After the new drain field and plumbing repair, we found out that the soil scientist erred in his depth calculations for my lot and two other neighbors which was why my original field failed prematurely.
 

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After the new drain field and plumbing repair, we found out that the soil scientist erred in his depth calculations for my lot and two other neighbors which was why my original field failed prematurely.

Scary!!!! A relative's neighbor is replacing their tanks and that house is only 3-4 years old!!! Really bad when professionals mess up that much.
 

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In the septic system we have, I’ve been alerted that the septic tank is getting full (for whatever reasons) by the fact air starts gurgling/bubbling up in the toilet usually when shower or tub is draining. I guess air that is trapped in line gets pushed back up into the main sewer line and the toilet is the first plumbing fixture that it makes contact with coming into house. Since we have a newer septic tank, it incorporates a filter on the outlet draining into leach field. Both times we’ve had to have septic serviced, this filter is so clogged with debris that hardly any water can pass through it. This happens about every 3 years (septic tank was new when we moved in - only been in home 6 years - 3 adults and one grandchild). Lots of showering and baths, plus washing machine use seems to be the culprit. I have mixed feelings about this filter as it seems it should be readily accessible for cleaning since it is a major factor in stopping the water reaching drain field. Many homes here don’t have this newer filter system and they go many years without problems. However I do realize it’s improved to keep the waste solids out of the drain field so I guess the filter serves a good purpose - it just needs to be more easily serviceable IMHO.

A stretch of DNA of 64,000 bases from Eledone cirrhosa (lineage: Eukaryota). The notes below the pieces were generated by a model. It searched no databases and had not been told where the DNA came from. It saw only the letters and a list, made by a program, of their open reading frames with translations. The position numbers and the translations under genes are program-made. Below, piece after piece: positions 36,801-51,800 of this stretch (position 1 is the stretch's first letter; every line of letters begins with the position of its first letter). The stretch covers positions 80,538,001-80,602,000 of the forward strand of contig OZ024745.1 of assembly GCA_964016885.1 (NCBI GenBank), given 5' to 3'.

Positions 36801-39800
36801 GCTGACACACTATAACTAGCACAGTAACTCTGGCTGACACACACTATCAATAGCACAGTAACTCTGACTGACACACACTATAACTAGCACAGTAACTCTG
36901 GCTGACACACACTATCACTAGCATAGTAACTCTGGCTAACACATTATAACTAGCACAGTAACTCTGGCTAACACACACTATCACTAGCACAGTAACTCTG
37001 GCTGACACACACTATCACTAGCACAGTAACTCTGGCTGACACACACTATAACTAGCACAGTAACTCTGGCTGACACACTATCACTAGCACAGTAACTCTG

I recently had risers put on but that’s another story for another time. Grrr....
Hope this helps in some manner!
Gary
 

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In the septic system we have, I’ve been alerted that the septic tank is getting full (for whatever reasons) by the fact air starts gurgling/bubbling up in the toilet usually when shower or tub is draining. I guess air that is trapped in line gets pushed back up into the main sewer line and the toilet is the first plumbing fixture that it makes contact with coming into house. Since we have a newer septic tank, it incorporates a filter on the outlet draining into leach field. Both times we’ve had to have septic serviced, this filter is so clogged with debris that hardly any water can pass through it. This happens about every 3 years (septic tank was new when we moved in - only been in home 6 years - 3 adults and one grandchild). Lots of showering and baths, plus washing machine use seems to be the culprit. I have mixed feelings about this filter as it seems it should be readily accessible for cleaning since it is a major factor in stopping the water reaching drain field. Many homes here don’t have this newer filter system and they go many years without problems. However I do realize it’s improved to keep the waste solids out of the drain field so I guess the filter serves a good purpose - it just needs to be more easily serviceable IMHO.

I recently had risers put on but that’s another story for another time. Grrr....
Hope this helps in some manner!
Gary

For safety, you may want to request that the local fire marshal check your bathroom where the gurgling and bubbles are located for any methane gas as the Lower Explosive Limit (LEL) in a structure is only 1.25%